Environmental cues

Despite the observed fluctuations in expression of nutrient acquisition pathways, the authors did not see anything indicative of a transition into stationary phase nor of growth limitation by any single nutrient. Does this mean the microbes were finding enough to eat to support a minimal extent of growth? Or were they perpetually stuck in a quasi-stationary phase? Perhaps the feast and famine conditions created in the lab don’t occur in ocean waters, the cells instead being perpetually exposed to a meager continental breakfast.

Questions remain but we’re assured that a day in the life of marine picoplankton is packed with activity: nutrients are obtained, growth proceeds, and preparations for the next day then commence. Although autotrophs clearly respond to sunlight, the hint of an additional factor affecting the timing of their gene expression in the wild, as well as the synchronous gene expression in metabolically diverse heterotrophs, begs the question: are all these microbes responding to the same environmental cue? Perhaps, but they may not be responding directly to it, the authors stressed. In complex communities such as this one, cells are not recluses, nor are they deaf to signals from their neighbors. Instead of each one directly sensing the environmental change, some may perceive a downstream signal produced by another species in response to that cue. Thus, interspecies communication could be key: some species might be the sentries that detect environmental change, then relay a message to their neighbors who might modify it and then pass it on. The resultant rapid amplification through the community would lead to a well-rehearsed ecosystem response. At this point we can’t be certain, but no doubt future sampling expeditions by ESP will be informative. Surely this robot has a bright future.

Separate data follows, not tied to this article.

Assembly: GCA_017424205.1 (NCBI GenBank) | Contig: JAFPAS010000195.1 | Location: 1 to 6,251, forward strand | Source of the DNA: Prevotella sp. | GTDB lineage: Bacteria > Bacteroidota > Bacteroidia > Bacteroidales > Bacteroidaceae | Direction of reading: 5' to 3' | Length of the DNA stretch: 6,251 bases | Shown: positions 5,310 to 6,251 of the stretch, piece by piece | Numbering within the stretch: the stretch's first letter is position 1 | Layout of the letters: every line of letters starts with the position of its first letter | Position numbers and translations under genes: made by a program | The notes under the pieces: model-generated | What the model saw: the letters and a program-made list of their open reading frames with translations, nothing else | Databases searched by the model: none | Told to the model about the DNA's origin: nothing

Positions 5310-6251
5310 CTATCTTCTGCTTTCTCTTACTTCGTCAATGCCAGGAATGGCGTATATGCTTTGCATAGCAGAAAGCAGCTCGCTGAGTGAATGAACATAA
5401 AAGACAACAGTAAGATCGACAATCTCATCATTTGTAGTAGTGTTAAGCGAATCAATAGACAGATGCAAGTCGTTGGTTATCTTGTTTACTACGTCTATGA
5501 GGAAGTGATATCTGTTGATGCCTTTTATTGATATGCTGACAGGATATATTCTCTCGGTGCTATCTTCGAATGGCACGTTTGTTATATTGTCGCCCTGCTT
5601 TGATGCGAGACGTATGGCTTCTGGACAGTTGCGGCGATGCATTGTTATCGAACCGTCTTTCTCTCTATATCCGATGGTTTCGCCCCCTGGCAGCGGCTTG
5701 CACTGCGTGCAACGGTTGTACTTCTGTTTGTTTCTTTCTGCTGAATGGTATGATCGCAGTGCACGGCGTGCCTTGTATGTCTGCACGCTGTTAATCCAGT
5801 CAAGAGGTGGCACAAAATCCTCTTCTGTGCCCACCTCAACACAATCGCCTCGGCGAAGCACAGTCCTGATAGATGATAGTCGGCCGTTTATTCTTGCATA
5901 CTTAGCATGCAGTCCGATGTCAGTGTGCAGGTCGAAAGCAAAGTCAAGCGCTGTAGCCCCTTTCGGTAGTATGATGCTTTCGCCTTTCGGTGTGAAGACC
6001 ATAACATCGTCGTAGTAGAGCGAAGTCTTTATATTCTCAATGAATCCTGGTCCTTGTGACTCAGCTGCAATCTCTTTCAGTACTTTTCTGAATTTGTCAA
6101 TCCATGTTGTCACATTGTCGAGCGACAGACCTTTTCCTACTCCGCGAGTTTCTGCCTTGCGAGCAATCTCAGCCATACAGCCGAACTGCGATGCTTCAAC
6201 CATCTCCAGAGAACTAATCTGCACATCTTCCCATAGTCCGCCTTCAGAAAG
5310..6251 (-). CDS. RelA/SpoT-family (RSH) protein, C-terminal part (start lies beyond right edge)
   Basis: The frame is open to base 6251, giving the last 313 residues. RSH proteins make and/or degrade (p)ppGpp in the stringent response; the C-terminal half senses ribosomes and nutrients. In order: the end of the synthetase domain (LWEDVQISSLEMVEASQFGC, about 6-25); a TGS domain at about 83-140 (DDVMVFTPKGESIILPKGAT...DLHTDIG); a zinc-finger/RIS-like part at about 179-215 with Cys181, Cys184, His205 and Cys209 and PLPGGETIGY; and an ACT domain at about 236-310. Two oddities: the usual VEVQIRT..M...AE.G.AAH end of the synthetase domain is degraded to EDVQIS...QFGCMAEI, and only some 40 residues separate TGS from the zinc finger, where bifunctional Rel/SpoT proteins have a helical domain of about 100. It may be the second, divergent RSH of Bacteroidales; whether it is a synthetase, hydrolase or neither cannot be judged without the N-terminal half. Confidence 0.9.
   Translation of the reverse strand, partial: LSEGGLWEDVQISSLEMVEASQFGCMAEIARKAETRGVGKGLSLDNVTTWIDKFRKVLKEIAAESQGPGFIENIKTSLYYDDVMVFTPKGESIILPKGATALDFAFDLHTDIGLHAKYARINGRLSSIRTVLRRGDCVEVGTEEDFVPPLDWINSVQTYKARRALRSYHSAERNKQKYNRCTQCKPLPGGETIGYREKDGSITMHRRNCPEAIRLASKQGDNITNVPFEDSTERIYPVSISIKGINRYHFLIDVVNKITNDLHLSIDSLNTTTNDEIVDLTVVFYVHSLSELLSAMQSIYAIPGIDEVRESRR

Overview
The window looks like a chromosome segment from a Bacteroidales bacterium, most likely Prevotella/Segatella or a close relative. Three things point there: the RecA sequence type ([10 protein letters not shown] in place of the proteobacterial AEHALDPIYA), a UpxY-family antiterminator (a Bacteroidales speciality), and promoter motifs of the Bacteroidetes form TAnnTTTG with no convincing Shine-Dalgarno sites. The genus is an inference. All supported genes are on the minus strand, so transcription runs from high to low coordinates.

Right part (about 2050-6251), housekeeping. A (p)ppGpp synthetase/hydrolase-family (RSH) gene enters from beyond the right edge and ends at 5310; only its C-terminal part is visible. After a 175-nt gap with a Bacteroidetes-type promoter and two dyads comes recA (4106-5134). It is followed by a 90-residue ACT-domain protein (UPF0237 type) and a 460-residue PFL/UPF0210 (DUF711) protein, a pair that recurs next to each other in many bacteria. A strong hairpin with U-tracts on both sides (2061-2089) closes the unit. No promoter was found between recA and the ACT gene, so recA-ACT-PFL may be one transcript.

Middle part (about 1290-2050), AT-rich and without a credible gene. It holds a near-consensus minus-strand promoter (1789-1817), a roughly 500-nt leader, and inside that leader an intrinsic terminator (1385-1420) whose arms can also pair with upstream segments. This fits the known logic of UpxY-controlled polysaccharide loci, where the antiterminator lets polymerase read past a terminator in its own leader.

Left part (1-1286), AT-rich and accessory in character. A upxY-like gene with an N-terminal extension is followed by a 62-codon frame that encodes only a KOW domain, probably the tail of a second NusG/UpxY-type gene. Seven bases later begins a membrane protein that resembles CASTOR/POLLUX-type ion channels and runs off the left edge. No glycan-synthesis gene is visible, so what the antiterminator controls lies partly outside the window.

Heather maughn

Heather Maughan is a freelance science writer and microbiology consultant living in Mildmay, Ontario.

Ottesen EA, Young CR, Eppley JM, Ryan JP, Chavez FP, Scholin CA, & DeLong EF (2013). Pattern and synchrony of gene expression among sympatric marine microbial populations. Proceedings of the National Academy of Sciences of the United States of America, 110 (6) PMID: 23345438

Monnier A, Liverani S, Bouvet R, Jesson B, Smith JQ, Mosser J, Corellou F, & Bouget FY (2010). Orchestrated transcription of biological processes in the marine picoeukaryote Ostreococcus exposed to light/dark cycles. BMC genomics, 11 PMID: 20307298

Ahlgren, N., & Rocap, G. (2006). Culture Isolation and Culture-Independent Clone Libraries Reveal New Marine Synechococcus Ecotypes with Distinctive Light and N Physiologies Applied and Environmental Microbiology, 72 (11), 7193-7204 DOI: 10.1128/AEM.00358-06


Cool article Heather, thanks.

This reminds me, again, of a question that comes to mind every time NASA issues another press release about their confidence about finding evidence of life on Mars. Why have they never attached a single lousy microscope to one of these probes?

Is there any place on Earth where you wouldn't spot microbes if you looked closely enough? Imagine, further, packing stain reservoirs, polarizers, ultraviolet illumination, and what-have-you. Doesn't NASA have any laboratory biologists on staff?

The comments about lab vs. nature made me think of this recent unrelated article:

    When Is a Microbial Culture “Pure”? Persistent Cryptic Contaminant Escapes Detection Even with Deep Genome Sequencing